This article throws light upon the seven salient features of the Swiss federal legislature. Some of the features are: 1. Supremacy of the Federal Parliament 2. Supremacy of Parliament Subject to Popular Will 3. Defined Powers 4. Equal Power of the Two Houses 5. Freedom of Speech in any Language and Others.
Feature # 1. Supremacy of the Federal Parliament:
The Swiss Constitution, in the strictly legal sense, makes the Federal Parliament supreme.
It can be inferred from three features:
(a) The laws passed by the Federal Parliament are not subject to any veto power of the executive.
(b) The laws of the Federal Parliament are not subject to judicial review. The Swiss Federal Court (The Federal Supreme Court) has no power of judicial review over federal laws.
(c) The Swiss Federal Parliament elects the members of the Federal Government as well as the judges of the Federal Court. The Federal Councilors/Ministers are not the members of the legislature. They, however, participate in the deliberations of the two houses, but without the right to vote.
The members of the Federal Government are responsible before the Federal Parliament and obey the directions issued, and enforce the laws made by it. The Federal Parliament has the power to disapprove or approve all the proposals made by the Federal government.
Feature # 2. Supremacy of Parliament Subject to Popular Will:
However, supremacy of the Federal Parliament is limited by the popular will. The Swiss people have the power to demand a referendum on the laws made by it. They can reject any law of the Federal Parliament in such a referendum.
The constitutional amendments passed by the parliament are subject to compulsory referendum and these get incorporated in the constitution only when these are approved by a majority of voters as well as of the Cantons.
As such, the law-making and constituent powers of the Federal Parliament are subject to the rights reserved to the people and the Cantons (Article 148). D. E. Rappard has rightly observed that “the Swiss Federal Parliament enjoys supremacy “as long as it retains the confidence and performs the will of the electorate.”
Feature # 3. Defined Powers:
Federal Parliament can legislate only on the federal and the concurrent subjects. Being the national legislature of a federation, it has a specified and not an unlimited, sphere of powers.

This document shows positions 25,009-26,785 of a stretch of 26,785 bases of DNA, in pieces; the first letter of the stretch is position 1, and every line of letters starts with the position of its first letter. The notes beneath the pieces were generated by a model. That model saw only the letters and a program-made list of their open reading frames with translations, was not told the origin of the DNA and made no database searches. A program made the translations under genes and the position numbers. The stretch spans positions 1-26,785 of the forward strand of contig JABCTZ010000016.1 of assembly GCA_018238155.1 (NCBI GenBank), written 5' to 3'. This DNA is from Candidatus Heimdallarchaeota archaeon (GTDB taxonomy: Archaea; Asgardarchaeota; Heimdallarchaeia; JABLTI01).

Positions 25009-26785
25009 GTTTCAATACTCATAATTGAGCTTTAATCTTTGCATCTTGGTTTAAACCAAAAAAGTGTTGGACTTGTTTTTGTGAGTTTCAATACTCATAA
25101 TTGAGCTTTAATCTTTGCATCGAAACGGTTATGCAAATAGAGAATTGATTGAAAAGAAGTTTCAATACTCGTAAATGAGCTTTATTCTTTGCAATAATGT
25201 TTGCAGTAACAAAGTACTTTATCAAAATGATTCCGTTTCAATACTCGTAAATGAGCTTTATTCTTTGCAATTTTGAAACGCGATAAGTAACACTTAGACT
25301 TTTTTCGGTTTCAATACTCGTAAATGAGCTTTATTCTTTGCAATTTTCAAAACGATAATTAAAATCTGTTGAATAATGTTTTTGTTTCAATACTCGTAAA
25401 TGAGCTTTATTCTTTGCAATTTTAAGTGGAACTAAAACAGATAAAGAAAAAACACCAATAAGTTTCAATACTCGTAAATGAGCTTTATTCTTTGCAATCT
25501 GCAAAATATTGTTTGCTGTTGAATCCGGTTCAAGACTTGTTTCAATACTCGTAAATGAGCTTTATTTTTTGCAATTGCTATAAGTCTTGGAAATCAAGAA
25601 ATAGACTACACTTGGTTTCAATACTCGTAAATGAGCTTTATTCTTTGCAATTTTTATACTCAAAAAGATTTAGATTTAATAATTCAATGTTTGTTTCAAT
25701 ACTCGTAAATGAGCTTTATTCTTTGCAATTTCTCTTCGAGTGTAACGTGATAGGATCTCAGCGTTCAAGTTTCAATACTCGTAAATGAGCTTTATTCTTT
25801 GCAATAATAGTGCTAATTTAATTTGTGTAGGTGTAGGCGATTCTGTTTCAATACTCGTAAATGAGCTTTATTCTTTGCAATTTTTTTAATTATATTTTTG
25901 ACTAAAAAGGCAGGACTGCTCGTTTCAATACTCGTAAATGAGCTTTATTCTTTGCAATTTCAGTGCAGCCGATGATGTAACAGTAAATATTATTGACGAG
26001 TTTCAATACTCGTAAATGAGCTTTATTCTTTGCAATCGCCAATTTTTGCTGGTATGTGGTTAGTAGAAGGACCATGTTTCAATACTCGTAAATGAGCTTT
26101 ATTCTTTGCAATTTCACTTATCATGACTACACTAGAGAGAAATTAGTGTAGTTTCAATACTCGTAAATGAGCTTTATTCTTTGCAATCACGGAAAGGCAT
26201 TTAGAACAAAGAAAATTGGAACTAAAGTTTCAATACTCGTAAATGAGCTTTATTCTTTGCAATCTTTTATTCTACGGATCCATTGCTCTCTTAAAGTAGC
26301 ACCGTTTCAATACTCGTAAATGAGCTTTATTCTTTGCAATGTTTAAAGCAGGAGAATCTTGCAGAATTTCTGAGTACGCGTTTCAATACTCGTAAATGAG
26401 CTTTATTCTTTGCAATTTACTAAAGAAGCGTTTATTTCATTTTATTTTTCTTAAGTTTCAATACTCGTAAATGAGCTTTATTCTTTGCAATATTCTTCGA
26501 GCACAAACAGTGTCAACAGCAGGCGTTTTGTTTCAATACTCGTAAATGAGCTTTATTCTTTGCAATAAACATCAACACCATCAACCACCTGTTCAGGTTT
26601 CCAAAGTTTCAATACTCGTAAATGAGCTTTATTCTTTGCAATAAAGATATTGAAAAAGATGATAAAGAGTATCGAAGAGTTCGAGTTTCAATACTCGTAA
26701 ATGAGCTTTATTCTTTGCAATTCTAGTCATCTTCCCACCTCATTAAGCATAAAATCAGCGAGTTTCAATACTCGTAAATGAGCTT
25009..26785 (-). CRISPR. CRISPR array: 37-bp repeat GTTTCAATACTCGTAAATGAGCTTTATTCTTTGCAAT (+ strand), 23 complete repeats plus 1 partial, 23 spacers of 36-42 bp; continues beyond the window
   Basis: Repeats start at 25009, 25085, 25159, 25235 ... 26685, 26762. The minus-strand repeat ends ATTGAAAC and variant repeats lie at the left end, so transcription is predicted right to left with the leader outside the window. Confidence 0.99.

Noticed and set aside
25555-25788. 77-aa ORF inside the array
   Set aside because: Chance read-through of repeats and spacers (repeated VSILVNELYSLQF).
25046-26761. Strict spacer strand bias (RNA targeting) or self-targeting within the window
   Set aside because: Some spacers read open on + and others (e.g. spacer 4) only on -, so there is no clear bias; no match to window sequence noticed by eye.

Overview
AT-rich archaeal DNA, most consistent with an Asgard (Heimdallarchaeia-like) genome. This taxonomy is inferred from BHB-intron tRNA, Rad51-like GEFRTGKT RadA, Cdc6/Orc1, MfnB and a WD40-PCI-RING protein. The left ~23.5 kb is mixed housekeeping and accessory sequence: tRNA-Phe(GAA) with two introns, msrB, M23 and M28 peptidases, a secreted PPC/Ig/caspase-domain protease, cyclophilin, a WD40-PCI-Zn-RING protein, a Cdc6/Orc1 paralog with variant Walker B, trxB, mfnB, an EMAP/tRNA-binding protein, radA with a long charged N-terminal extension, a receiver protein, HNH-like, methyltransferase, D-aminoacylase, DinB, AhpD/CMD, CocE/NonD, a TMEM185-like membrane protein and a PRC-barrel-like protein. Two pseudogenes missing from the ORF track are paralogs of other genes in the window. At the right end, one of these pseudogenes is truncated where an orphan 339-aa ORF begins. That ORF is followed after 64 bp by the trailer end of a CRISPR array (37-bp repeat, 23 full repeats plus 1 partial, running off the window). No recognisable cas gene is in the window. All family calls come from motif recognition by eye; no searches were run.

Feature # 4. Equal Power of the Two Houses:
The two Houses of the Swiss Federal Parliament, the House of Representatives and the Senate (The Council of State) have equal powers. The Constitution gives equal and coordinate powers to these Article [148(2)] specifically lays down this feature.
In the words of C.F. Strong, “The Swiss Legislature, like the Swiss executive, is unique. It is the only legislature in the world in which the functions of whose Upper House are in no way different from those of the Lower House.”
Feature # 5. Freedom of Speech in any Language:
Every member of the Swiss Federal Parliament can speak in his mother tongue. All parliamentary reports, resolutions and decisions are published in German as well as in French and in some cases in Italian also. Most of the members use either German or French in their discussions.
Feature # 6. Business-like Attitude:
Lord Bryce has described the Swiss Federal Parliament as “the most business-like body in the world.” The legislators do not follow strict partisan spirit. They sit Canton wise irrespective of their political affiliations. All the main parties which together hold nearly 3/4th of seats of the legislature are coalition partners and these run the Federal Government.
Thus, there is absence of a solid opposition in the legislature. Its business is transacted in a professional business-like manner “Federal Parliament is a business-like body, a dignified, decent and disciplined legislature devoid of aggressive party politics and melodramas which characterize other legislatures, like the Indian Parliament.”
Feature # 7. Relatively Less Powerful Role of the Federal Parliament:
The Swiss Federal Parliament, has suffered a decline in its role because of an increase in the role and authority of the Swiss Federal Government. “In-spite of all the constitutional prerogatives of the Federal Parliament, the lead has clearly passed on to the hands of the Federal Government.”
The system of proportional representation, the operation of Referendum, and lack of opposition, have all combined to dilute the position of the Federal Parliament in the Swiss Political System.